Seminario Applied

Maarten Lindeboom

VU, Amsterdam


Seminar 3 – 14:30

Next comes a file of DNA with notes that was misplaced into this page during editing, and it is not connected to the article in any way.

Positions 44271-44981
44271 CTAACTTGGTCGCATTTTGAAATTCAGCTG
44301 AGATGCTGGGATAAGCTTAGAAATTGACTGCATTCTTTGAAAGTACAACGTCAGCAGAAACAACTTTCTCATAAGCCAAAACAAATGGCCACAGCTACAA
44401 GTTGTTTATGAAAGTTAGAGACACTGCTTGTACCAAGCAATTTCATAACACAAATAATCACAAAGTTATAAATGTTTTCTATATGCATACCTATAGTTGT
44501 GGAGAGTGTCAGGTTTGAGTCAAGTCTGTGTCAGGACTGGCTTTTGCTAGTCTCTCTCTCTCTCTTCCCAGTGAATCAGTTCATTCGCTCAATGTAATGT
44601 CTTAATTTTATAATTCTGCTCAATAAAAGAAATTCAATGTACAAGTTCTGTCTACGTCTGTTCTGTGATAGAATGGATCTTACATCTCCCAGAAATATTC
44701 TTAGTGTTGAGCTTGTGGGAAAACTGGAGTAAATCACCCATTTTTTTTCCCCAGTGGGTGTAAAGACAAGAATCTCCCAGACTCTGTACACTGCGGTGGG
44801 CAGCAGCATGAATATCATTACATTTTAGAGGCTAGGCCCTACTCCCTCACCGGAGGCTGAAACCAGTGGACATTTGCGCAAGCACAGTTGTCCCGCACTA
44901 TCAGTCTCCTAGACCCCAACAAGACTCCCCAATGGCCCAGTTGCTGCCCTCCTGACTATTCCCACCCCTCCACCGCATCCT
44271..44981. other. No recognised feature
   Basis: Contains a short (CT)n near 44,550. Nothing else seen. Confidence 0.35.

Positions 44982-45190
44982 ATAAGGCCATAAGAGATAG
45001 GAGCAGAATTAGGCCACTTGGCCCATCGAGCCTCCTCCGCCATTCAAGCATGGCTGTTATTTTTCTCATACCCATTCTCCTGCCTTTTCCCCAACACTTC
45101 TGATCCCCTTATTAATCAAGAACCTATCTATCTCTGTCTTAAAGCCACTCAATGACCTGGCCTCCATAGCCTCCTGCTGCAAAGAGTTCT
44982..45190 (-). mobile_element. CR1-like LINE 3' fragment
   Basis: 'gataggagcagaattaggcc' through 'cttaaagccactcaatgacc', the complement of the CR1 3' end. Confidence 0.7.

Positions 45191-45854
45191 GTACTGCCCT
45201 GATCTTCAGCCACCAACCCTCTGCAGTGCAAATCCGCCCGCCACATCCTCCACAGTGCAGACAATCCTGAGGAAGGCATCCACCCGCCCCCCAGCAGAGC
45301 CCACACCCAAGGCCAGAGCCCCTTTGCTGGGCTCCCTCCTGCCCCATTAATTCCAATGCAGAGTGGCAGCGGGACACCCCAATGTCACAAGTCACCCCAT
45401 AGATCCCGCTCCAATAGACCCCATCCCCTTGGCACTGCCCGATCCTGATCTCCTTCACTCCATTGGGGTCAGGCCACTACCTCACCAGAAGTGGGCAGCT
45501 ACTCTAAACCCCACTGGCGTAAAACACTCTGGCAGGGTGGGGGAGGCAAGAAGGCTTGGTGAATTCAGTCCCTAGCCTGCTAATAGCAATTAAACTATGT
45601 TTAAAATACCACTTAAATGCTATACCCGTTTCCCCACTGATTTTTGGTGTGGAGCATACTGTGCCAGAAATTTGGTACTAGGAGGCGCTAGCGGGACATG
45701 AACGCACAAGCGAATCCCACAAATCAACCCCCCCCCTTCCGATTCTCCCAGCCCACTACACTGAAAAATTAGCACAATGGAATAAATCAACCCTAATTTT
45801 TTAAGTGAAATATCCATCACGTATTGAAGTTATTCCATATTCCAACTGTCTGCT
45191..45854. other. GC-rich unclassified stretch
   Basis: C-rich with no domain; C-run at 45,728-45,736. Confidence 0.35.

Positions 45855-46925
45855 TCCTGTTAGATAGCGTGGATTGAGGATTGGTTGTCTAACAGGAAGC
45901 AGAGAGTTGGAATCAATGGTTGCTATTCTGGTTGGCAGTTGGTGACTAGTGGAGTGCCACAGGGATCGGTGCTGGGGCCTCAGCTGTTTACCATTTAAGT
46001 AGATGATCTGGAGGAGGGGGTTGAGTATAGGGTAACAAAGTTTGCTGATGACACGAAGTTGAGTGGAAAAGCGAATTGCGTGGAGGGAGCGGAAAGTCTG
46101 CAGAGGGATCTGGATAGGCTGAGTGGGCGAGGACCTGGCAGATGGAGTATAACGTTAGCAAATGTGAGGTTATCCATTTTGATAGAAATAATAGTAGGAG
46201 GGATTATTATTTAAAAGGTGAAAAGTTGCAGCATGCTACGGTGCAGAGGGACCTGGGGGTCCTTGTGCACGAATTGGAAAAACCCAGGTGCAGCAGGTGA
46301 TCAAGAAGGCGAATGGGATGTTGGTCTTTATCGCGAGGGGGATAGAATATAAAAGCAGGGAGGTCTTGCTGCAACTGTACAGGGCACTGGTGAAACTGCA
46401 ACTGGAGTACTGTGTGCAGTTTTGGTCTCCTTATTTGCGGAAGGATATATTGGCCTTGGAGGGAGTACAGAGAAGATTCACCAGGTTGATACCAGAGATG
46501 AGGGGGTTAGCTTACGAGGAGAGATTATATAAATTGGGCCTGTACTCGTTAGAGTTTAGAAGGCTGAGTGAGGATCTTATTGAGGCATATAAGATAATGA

Expectations about length life and when to retirement are crucial for retirement decisions and consumption and savings decisions prior and post actual retirement. It is fair to say that even decisions regarding health care consumption and health behaviors will be influenced by these expectations. Understanding how expectations evolve when people approach retirement and how unanticipated changes in the institutional environment influence retirement planning and consumption and savings decisions is important for both scientists, pension funds and policy makers. In this presentation we look at the consequences of an unanticipated pension reform for retirement expectations, savings behavior and actual retirement decisions. In the summer of 2005 it was announced that as of 2006 the pension rights of those born in 1950 or later were substantially reduced, while the pension rights of those born in 1949 or earlier were unaffected. More specifically, the pension reform implied for the 1949 cohort (aged 57 in 2006) that they could retire at age 61 at 70% of the last earned wages. For the 1950 cohort the replacement rate was 64% at age 61 and they had to work an additional 13 months to obtain the 70% of their slightly older counterparts. In earlier work (De Grip, Lindeboom & Montizaan, 2012) we compared the mental health status, two years after the reform, of workers born in 1949 and 1950. It was found that this unanticipated exogenous change in the retirement system strongly affected the mental health status of those affected by the reform: in 2008, two years after the reform, depression rates of the 1950 cohort were about 40% higher than among the 1949 cohort. In this presentation we proceed one step further and look at the evolution of retirement expectations after the unanticipated reform and the behavioral responses, i.e. savings behavior and actual retirement behavior. The relatively abrupt change in the environment and the fact that it was announced late in the game makes it difficult for a substantial share of the workers to fully guard themselves against retirement income losses while keeping leisure years (retirement date) unchanged. We link administrative data and survey data to obtain information about retirement expectations and realizations and savings decisions. This allows us to measure income – leisure trade-offs in a situation where workers have to revise their pension planning, induced by policy changes or other aggregate shocks.

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